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Friday, December 22, 2017

Wood Stove Warmth

Last night the temperature dropped to 7 degrees and we received 6" of fresh snow to wake up to this morning. Carol got up at 2:00 AM to put fresh firewood in the stove and I got up at 5:30 and kept the fire burning. When it gets down to single digit at night we need to keep feeding the stove to keep the temperature consistent and not to allow it to get cold in the house. Our stove will burn for 6 hours before the coals go out and we have to start all over again from scratch.

We get our exercise each day hiking out to the wood shed to haul firewood into the house. We have a canvas log carrier that Carol made and between those trips and hauling out the ashes from the burnt firewood we get plenty of exercise. The below photo shows how we start each day and when it is going to get cold (like last night) we bring in another load or two of firewood. Our exercise comes from going up hill to the shed and trying to maintain our footing coming back.

Even though it was very cold outside it remained in the mid 60's inside so we were all comfortable. It is funny how our bodies adapt to the getting up during the night to feed the wood stove and  we are able to then go back to bed and fall right back to sleep. Then wake up in the morning rested and like we had uninterrupted sleep all through the night.

Or how we are so used to the sounds made when feeding the wood stove that we don't even wake up when it is the other person keeping the fire burning. But when we hear a dog throwing up in the night we bolt out of bed and run fully awake to try to get them outside before they throw up in the house.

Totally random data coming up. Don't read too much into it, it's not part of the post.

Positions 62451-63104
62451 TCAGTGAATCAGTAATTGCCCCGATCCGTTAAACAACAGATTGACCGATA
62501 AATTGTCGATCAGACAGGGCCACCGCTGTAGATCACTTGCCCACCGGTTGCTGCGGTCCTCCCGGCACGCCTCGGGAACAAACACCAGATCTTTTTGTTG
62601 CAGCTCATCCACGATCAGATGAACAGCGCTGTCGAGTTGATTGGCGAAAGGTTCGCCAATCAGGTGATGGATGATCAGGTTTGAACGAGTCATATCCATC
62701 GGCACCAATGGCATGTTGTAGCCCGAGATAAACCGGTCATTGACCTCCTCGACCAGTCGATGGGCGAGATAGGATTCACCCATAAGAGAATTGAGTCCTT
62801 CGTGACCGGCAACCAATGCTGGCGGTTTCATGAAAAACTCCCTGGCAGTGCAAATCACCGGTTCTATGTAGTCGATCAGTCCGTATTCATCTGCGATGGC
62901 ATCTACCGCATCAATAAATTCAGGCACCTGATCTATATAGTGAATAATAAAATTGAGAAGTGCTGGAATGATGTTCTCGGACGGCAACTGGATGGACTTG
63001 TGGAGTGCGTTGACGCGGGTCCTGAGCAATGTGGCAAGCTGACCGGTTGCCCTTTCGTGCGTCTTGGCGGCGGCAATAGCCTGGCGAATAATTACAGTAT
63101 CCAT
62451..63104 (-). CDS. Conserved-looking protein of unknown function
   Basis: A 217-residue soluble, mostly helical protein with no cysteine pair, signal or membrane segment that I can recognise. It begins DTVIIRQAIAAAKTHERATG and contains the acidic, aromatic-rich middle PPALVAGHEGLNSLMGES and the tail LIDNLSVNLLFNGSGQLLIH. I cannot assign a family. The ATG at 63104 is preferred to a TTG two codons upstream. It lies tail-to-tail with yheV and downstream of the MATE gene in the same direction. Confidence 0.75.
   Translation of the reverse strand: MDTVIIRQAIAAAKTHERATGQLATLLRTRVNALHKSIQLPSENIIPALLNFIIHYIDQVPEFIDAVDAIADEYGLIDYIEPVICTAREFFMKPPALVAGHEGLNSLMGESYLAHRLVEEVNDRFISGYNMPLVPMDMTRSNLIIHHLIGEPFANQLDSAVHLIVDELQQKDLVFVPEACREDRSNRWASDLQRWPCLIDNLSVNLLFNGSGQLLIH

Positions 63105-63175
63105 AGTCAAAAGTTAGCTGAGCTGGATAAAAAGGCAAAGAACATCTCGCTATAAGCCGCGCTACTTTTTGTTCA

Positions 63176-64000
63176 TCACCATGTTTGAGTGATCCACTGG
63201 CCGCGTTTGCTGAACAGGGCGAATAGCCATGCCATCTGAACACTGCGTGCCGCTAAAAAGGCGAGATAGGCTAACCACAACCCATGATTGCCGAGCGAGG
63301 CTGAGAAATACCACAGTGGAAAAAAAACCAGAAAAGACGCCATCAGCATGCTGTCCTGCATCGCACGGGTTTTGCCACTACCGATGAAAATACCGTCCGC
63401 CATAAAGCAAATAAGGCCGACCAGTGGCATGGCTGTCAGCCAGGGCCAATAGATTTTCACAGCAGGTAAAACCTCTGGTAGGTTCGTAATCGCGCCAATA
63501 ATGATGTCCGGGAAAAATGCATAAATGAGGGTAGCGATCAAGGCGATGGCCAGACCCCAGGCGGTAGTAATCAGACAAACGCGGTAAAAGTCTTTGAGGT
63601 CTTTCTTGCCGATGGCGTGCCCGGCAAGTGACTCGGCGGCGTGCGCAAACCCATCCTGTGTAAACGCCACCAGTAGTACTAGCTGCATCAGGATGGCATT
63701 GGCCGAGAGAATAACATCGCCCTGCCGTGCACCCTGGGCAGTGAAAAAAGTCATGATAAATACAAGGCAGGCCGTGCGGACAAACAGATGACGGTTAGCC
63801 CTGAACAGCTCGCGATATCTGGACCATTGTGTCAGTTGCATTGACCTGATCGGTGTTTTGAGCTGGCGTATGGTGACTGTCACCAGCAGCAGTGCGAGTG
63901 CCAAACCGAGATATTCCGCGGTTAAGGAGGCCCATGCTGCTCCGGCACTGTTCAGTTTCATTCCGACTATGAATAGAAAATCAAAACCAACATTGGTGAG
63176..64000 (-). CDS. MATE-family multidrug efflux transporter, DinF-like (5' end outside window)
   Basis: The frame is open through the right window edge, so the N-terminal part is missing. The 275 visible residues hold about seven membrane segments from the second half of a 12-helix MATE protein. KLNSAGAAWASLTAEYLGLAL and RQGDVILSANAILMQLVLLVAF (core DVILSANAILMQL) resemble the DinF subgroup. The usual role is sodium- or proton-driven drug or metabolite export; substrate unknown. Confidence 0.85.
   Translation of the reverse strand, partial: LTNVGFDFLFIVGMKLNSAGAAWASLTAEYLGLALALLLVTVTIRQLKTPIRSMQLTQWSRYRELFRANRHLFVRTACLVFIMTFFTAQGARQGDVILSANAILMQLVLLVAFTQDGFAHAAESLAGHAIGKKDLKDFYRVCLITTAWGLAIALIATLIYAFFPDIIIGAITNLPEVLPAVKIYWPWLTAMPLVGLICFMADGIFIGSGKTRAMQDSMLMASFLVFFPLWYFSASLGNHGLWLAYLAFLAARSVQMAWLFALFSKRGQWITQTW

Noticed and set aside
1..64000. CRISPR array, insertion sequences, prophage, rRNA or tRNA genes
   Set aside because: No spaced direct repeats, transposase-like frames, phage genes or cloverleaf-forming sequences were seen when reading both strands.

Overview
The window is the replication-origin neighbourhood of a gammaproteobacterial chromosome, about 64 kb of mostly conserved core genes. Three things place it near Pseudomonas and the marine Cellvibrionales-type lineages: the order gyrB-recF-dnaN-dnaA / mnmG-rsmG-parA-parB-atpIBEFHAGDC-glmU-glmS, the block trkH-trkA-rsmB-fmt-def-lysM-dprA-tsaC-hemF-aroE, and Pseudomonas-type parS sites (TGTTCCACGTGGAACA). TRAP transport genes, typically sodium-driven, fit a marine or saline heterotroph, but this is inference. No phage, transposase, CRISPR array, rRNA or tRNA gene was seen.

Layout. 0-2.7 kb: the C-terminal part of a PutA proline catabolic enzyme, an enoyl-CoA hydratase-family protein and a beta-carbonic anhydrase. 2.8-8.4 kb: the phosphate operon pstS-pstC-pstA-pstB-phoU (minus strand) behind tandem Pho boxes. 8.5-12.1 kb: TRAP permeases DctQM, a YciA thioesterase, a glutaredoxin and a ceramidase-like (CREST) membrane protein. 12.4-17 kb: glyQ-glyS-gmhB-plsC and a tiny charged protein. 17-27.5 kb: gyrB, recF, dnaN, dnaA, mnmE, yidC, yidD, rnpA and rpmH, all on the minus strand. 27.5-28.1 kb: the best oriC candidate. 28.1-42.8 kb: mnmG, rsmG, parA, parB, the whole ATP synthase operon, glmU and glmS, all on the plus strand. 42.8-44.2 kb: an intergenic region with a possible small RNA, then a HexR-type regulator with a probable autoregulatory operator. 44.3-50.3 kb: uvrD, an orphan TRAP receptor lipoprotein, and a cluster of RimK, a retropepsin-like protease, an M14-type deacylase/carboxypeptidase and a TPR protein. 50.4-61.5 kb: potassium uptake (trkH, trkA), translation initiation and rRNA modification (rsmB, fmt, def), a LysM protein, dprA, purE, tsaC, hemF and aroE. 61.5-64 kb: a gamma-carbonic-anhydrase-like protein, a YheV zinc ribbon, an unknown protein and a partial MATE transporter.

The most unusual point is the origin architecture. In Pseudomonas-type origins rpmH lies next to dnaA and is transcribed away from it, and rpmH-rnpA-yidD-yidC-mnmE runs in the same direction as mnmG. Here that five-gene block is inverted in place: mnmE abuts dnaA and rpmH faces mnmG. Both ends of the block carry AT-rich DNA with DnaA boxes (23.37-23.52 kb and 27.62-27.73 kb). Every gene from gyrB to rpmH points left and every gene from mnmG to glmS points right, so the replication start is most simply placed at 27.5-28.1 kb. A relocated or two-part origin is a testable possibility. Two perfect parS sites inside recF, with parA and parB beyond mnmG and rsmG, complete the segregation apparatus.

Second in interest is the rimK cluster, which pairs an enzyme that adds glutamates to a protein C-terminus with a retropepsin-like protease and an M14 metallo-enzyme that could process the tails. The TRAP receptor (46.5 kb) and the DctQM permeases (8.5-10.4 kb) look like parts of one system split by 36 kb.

Both scenarios are totally different and our reaction is equally different. Seems to me that if the alarm clock manufacturers could duplicate the sound of a dog throwing up they wouldn't need the snooze feature on their clocks. After getting up with the dog it is not as easy to go back to bed and go right to sleep - probably because as fast as we react we rarely get to them in time. After cleaning up dog throw-up, it is actually quite hard to go right back to sleep and most of the time I just stay up. 


Carol said...

We had to laugh. We both had to get new health insurance and yesterday a guy called from Humana wanting to get some history from both of us. One of the many questions he asked was can we walk 1/4 mile....and another was did we have difficulty lifting things. I know that many our age do have that sort of trouble and we are so thankful for our relatively good health.

Gypsy said...

I remember snapping to attention whenever I heard the dog getting ready to throw up. Thankfully it didn't happen often, but it's an unmistakable sound, isn't it. I wish I had the opportunity to get the outdoor exercise you are getting.

JennielynnfromMilton said...

Hi, I just wanted to let you know that I really enjoyed this post, and then laughed very hard at the ending. Thanks again for sharing your lives in such an inspirational, humorous, and informative way. Merry Christmas to you both! Jennie

Linda said...

Ah, yes--I remember it well! When I lived in the Black Hills of South Dakota, I heated with wood. What wonderful warmth it was! Nothing like being in the middle of a snowstorm with a few windows open because the inside of the cabin got too hot. Blissful.

Charlotte Boord said...

Love your post! I have the same reaction when my cat throws up. I hear her heaving and most of the time I can get to her and move her off the bed/sofa/chair before she does the deed.
I wish you a very Merry and Blessed Christmas, be safe.